We present evidence that DOCK8 functions as an adaptor that links TLR9 via MyD88 to a Pyk2-Src-Syk-STAT3 signaling cascade, and we demonstrate that this pathway is essential for TLR9-driven B cell proliferation and immunoglobulin production.
DOCK8-deficient patients had impaired ability to sustain a protective antibody response, similar to DOCK8 mutant mice, and lacked circulating CD27+ memory B cells. DOCK8-deficient B cells failed to proliferate and secrete IgM and IgG in response to CpG. This defect is cell-autonomous, specific to CpG and not accounted for by the lack of memory B cells. Because of constraints in obtaining sufficient amounts of blood from children for B cell purification, our experiments used PBMCs, which were stimulated with the B cell selective TLR9 ligand CpG ODN2006, and/or EBV-B cells. Whenever possible, purified B cells from at least two patients were also used.
CpG stimulation normally upregulated the expression of AICDA
, CD23 and CD86 in DOCK8-deficient B cells and resulted in normal activation of NF-κB and p38, and normal IRF7-dependent secretion of IFN-α in DOCK8-deficient PBMCs, indicating that these events occur independently of DOCK8. Unexpectedly, given the reported GEF activity of DOCK proteins for small GTPases21
, CpG activated Rac1 independently of DOCK8. CpG activation of Rac1 in pDCs uses a non-TLR9 sensor and DOCK2 (ref. 34
). A similar pathway could be operative in B cells.
A central finding in this study is that CpG causes STAT3 phosphorylation in B cells in a DOCK8-dependent manner. Impaired STAT3 phosphorylation in DOCK8-deficient B cells was specific for CpG stimulation, and was not secondary to the lack of memory B cells. The critical role of STAT3 in CpG-driven B cell proliferation and differentiation was demonstrated by the observation that these responses were impaired in patients with dominant-negative mutations in STAT3
. The failure of IL-6, which caused STAT3 phosphorylation in DOCK8-deficient B cells, to correct their defective response to CpG indicates that other DOCK8-dependent signals are also required for CpG-driven B cell proliferation and IgG secretion. These may include signals delivered by Pyk2, Src and Syk which trigger the activation of phospholipase C-γ, phosphatidylinositol-3-OH kinase and B cell linker protein (BLNK)44–46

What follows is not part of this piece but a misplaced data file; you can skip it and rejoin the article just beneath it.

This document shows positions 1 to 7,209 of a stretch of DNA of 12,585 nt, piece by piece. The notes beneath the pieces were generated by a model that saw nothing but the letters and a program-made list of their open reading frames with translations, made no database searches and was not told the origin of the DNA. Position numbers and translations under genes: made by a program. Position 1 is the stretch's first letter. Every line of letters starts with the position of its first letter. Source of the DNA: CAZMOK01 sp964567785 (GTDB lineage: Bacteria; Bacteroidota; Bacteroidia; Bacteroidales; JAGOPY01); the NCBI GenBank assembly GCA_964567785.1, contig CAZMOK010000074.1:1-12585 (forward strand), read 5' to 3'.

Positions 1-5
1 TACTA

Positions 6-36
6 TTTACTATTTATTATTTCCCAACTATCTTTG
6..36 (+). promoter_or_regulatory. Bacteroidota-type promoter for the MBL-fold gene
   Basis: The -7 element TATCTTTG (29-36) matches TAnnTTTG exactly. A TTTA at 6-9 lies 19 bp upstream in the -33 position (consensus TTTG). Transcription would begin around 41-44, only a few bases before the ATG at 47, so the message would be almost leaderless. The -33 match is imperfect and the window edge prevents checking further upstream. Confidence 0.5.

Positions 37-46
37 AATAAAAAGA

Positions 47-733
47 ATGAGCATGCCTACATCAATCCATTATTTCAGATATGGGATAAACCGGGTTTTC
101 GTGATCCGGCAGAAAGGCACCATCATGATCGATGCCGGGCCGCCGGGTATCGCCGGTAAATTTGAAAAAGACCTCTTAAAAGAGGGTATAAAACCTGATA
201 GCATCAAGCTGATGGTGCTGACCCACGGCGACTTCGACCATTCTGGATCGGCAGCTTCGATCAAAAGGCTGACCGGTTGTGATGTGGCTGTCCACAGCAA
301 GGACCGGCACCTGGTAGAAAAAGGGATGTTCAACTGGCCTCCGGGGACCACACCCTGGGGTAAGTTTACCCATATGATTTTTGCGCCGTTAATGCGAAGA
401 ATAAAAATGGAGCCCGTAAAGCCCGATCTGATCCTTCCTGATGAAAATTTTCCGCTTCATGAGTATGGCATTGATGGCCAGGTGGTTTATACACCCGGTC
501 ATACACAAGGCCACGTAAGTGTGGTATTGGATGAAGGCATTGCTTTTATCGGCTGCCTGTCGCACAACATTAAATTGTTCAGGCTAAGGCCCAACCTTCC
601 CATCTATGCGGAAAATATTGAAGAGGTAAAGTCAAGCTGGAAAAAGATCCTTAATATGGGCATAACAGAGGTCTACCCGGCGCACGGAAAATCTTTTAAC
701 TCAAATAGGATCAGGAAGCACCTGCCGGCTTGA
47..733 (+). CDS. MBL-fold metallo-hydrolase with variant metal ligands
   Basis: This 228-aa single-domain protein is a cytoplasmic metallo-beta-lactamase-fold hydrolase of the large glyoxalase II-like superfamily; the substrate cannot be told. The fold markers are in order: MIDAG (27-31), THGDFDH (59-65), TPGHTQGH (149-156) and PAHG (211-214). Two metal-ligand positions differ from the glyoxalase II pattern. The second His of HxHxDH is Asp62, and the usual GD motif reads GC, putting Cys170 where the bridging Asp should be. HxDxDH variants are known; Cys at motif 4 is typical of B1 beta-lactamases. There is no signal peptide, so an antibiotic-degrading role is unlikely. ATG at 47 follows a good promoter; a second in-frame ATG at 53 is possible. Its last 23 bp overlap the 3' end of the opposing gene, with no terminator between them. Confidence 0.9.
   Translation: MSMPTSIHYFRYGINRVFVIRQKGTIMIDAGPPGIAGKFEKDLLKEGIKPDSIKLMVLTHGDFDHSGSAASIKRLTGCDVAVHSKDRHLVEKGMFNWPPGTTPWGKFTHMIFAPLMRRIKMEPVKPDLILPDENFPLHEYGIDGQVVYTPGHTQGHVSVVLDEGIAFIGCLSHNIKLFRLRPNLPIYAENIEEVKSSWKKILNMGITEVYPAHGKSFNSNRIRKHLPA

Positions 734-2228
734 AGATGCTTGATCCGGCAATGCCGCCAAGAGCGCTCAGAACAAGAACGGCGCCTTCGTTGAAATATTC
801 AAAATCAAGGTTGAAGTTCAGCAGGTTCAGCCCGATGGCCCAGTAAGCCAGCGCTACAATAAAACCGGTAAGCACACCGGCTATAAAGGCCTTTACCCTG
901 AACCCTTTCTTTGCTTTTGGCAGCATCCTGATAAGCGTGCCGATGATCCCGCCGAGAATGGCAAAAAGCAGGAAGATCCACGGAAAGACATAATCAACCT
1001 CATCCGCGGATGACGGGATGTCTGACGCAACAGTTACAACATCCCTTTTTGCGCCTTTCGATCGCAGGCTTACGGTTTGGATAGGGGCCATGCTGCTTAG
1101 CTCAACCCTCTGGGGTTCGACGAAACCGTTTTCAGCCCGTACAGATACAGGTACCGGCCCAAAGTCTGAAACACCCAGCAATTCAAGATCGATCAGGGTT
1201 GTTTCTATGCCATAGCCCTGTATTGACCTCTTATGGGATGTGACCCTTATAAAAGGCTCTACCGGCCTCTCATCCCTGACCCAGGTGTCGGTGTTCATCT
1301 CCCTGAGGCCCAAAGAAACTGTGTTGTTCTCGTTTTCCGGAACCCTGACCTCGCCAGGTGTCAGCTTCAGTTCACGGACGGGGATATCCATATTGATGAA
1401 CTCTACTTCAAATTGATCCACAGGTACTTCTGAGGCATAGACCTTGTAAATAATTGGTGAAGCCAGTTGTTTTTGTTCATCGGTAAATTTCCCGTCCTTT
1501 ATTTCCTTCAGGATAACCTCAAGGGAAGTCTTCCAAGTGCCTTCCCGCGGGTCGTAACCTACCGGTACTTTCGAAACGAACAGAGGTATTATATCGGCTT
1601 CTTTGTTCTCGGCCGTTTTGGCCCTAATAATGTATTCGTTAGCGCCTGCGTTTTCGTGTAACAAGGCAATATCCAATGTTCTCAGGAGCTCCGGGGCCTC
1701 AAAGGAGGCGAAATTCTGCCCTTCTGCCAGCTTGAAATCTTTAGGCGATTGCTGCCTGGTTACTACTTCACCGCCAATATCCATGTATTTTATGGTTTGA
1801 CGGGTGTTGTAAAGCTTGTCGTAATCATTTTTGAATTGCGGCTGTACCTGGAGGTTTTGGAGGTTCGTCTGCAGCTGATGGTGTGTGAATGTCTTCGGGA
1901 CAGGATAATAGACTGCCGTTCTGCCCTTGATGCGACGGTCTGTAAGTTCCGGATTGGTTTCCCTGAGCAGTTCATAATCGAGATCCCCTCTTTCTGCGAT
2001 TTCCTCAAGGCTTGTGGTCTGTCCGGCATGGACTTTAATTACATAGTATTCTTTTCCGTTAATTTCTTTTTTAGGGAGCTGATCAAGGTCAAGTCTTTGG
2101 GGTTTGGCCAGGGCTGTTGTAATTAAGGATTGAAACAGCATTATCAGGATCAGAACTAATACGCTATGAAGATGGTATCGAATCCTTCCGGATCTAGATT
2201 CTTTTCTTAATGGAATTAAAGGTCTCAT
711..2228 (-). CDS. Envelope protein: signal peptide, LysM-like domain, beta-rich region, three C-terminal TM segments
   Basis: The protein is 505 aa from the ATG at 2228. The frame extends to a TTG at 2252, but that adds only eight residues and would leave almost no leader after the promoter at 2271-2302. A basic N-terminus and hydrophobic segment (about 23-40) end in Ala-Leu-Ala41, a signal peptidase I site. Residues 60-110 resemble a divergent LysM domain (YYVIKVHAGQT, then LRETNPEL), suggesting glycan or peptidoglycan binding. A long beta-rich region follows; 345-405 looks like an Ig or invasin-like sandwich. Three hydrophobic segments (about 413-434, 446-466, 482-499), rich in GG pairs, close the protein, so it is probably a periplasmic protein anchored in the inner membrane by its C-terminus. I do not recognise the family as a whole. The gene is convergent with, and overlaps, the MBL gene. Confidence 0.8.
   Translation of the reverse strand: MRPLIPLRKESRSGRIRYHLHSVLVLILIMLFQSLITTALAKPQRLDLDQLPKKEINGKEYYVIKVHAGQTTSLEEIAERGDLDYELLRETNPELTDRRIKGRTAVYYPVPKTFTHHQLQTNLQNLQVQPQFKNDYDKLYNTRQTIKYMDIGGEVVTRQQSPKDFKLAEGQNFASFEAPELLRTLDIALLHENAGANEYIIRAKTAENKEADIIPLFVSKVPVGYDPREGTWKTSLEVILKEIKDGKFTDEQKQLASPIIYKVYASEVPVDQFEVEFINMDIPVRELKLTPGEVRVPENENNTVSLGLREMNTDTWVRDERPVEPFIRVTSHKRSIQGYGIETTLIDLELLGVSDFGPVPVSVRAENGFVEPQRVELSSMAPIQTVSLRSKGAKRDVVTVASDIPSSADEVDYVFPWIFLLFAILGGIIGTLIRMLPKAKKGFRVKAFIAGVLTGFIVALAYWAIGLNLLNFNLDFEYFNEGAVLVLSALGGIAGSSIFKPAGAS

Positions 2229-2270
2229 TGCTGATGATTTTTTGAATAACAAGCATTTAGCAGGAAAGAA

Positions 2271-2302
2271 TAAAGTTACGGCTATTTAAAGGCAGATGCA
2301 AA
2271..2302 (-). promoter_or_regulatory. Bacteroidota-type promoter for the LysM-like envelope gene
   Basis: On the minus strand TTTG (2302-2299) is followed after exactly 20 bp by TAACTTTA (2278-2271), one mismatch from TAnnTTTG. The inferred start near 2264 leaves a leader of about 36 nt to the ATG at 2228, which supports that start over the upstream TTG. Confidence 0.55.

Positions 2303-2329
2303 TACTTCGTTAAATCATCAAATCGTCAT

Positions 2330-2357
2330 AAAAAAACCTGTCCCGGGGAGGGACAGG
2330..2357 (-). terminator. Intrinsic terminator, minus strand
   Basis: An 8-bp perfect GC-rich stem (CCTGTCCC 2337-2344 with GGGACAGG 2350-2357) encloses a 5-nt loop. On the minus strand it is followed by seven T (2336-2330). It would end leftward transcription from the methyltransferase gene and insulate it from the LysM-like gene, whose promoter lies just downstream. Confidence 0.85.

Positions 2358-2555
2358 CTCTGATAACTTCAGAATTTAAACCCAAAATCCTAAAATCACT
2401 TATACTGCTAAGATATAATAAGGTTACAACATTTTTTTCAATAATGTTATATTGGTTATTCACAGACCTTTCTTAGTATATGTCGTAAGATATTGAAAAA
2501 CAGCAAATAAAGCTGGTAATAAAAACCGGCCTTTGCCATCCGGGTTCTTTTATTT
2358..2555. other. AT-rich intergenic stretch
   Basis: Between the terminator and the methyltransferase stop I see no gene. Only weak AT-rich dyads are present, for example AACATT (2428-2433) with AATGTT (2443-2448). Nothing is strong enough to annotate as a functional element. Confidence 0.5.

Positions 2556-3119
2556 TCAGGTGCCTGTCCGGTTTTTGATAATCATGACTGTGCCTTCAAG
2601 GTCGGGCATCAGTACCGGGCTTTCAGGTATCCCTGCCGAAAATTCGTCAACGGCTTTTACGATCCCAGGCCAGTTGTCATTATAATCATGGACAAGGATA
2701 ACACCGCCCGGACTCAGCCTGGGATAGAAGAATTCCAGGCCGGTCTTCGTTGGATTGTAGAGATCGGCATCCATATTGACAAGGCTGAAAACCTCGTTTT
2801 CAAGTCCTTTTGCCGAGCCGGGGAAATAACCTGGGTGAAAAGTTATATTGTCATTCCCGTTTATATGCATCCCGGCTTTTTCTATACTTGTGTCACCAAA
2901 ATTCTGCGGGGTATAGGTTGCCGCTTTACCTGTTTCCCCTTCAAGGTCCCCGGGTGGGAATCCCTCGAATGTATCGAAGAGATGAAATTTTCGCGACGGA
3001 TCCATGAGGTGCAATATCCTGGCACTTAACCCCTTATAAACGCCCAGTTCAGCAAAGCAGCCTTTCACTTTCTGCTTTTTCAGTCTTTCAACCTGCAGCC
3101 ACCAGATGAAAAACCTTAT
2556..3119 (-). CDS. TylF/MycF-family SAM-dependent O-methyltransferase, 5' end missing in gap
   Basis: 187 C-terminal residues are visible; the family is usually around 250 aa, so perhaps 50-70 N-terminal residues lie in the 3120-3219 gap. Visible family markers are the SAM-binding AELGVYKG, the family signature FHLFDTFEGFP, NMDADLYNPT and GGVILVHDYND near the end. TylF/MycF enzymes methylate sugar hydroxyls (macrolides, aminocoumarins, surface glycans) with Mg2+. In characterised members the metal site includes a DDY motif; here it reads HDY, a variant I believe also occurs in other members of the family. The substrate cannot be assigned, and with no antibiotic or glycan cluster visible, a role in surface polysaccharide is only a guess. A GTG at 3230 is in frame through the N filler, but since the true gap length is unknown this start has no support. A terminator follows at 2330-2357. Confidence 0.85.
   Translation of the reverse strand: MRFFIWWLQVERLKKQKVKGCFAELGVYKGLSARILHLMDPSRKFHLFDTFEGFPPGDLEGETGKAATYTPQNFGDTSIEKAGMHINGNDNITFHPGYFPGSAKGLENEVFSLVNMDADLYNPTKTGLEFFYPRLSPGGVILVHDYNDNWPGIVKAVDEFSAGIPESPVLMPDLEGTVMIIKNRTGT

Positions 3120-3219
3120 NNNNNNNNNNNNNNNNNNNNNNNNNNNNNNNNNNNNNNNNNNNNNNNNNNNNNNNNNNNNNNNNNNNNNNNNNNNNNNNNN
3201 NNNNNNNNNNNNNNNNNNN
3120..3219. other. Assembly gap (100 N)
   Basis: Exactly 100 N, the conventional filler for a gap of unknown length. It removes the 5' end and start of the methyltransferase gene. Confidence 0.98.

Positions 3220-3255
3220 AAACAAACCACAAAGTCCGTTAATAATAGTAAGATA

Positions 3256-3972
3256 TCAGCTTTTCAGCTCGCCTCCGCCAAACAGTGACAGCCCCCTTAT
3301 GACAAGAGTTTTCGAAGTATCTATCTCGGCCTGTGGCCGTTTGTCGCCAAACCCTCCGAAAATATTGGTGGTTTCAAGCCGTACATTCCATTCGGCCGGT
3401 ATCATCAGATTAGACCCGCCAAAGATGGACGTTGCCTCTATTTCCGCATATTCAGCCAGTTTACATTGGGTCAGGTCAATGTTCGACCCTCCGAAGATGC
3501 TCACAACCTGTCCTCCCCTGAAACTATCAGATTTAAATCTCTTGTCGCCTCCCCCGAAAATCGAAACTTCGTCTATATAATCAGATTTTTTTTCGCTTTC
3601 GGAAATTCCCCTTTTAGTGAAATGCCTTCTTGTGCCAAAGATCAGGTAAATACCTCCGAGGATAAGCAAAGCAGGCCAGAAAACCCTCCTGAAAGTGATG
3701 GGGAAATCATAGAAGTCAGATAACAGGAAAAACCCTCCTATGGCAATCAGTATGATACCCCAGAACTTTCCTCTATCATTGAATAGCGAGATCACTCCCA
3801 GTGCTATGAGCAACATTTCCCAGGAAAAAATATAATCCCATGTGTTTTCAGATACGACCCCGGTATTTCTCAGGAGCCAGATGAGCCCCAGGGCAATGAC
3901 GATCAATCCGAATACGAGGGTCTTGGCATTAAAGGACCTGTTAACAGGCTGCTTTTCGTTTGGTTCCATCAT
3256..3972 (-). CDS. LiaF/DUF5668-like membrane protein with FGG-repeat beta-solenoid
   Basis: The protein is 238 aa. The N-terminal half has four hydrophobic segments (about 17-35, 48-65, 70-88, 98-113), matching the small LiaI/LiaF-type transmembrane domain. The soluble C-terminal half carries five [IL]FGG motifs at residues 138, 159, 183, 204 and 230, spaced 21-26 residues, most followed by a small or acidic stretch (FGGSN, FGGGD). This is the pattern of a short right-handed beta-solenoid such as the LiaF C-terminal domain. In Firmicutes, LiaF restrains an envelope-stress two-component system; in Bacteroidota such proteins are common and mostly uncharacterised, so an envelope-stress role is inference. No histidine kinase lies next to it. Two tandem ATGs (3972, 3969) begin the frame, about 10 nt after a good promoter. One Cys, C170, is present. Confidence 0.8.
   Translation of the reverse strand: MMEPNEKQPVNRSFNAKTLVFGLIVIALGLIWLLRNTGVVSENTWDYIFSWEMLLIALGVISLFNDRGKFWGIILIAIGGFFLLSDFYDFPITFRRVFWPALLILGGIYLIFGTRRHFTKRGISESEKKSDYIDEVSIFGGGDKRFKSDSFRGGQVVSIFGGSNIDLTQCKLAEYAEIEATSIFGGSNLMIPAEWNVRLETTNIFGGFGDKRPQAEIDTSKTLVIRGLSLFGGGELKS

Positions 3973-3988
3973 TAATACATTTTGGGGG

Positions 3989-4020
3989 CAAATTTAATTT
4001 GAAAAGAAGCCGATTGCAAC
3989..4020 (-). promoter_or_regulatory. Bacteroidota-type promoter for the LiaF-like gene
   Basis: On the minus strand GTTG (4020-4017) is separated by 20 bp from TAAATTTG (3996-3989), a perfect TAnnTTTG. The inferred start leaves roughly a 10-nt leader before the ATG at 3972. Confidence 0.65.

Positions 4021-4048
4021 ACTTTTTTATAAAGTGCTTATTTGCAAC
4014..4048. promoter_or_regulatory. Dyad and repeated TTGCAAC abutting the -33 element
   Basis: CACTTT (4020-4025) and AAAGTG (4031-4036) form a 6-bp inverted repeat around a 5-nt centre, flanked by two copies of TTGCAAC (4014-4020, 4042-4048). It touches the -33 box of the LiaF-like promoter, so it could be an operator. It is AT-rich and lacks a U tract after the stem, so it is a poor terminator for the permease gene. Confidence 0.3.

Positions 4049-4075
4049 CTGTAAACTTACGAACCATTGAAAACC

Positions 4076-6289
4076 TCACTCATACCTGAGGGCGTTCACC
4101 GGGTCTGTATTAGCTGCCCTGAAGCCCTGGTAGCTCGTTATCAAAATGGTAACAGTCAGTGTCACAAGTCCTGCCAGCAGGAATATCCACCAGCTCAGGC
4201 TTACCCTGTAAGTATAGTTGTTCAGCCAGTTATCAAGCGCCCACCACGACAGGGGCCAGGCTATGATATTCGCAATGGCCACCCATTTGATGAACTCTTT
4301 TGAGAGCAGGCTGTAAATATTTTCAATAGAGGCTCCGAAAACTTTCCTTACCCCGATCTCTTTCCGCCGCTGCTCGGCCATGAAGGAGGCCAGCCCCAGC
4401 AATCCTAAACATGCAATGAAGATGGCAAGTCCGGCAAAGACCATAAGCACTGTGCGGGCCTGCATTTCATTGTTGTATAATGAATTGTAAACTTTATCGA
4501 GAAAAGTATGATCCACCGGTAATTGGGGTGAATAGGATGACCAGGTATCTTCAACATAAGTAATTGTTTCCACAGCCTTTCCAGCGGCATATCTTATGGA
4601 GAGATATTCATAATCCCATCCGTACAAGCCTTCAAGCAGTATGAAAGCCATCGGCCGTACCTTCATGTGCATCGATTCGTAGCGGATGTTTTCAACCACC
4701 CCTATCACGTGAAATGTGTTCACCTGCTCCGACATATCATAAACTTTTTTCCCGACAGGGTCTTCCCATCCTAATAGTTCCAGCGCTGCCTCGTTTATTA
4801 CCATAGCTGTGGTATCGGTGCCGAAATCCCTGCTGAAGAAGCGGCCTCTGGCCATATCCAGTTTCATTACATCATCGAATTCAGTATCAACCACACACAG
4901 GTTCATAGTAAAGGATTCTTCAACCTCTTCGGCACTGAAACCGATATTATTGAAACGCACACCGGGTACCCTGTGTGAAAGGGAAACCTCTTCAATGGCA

Syk was shown to play a critical role in CpG-driven STAT3-dependent B cell proliferation and differentiation. CpG stimulation of B cells caused Syk phosphorylation, which was severely impaired in DOCK8-deficient B cells, placing Syk downstream of DOCK8. The Syk selective inhibitor SYKINH-61 blocked CpG-driven STAT3 phosphorylation, placing Syk upstream of STAT3, and inhibited CpG-driven B cell proliferation and IgG secretion. CpG stimulation of B cells caused DOCK8-dependent phosphorylation of Pyk2 and Src. DOCK8 was demonstrated to link TLR9-MyD88 to a Pyk2-Src-Syk-STAT3 cascade in B cells, which was shown to be essential for TLR9-driven B cell activation. The observation that CpG-driven phosphorylation of Pyk2, Src, Syk and STAT3, and B cell proliferation and differentiation were dependent on TLR9 and MyD88, indicate that CpG engagement of TLR9-MyD88 results in DOCK8-dependent B cell activation. CpG-A DNA has been reported to induce tyrosine phosphorylation of proteins, including Syk, in monocytes and macrophages independently of TLR9 and MyD88 (ref. 47
). Differences in the ODNs and target cells used may account for the difference in the requirement for TLR9 and MyD88.
DOCK8 was found to exist in a complex with MyD88 and Pyk2. MyD88 was not essential for DOCK8-Pyk2 association, and DOCK8 was not essential for MyD88-Pyk2 association, although it was essential for Pyk2 phosphorylation following TLR9 ligation. Following CpG stimulation, DOCK8 became more strongly associated with MyD88 and Pyk2, underwent tyrosine phosphorylation and associated with Src and/or Lyn. We propose the following model of DOCK8 dependent TLR9 signaling. Ligation of TLR9 by CpG causes recruitment and stabilization of a preexisting MyD88-Pyk2-DOCK8 complex, which results in autophosphorylation and activation of Pyk2. Pyk2 then phosphorylates DOCK8 causing it to recruit Src kinases, including Lyn, via their SH2 domain, releasing them from auto-inhibition. Src then activates Syk, which drives STAT3 activation. The proposed pathway is likely a simplification. Src and Syk can phosphorylate Pyk2 (ref. 40
), and Src and Pyk2 can synergize to cause STAT3 phosphorylation48, 49
. Future experiments will determine whether the DOCK8-dependent TLR9-MyD88 signaling pathway we have identified is used by other receptors that signal via MyD88 in B cells and other cells. Preliminary data indicates that this pathway is activated by TLR4 ligation in PBMCs (data not shown).
DOCK8 deficiency results in impaired immunological synapse in B cells22
and may impair the ability of T cells and DCs to drive antibody production by B cells. Mice with selective DOCK8 deficiency in B cells, and mice in which the interaction between MyD88 and DOCK8 is disrupted will help define the contribution of DOCK8-dependent MyD88 signaling in B cells to the impaired serologic memory in DOCK8 deficiency. Given that TLR9 ligands are vaccine adjuvants and the role of TLR9 in autoantibody responses to self DNA50
, the TLR9 signaling pathway we have described may be important for developing better vaccines and understanding and treating autoantibody-mediated diseases.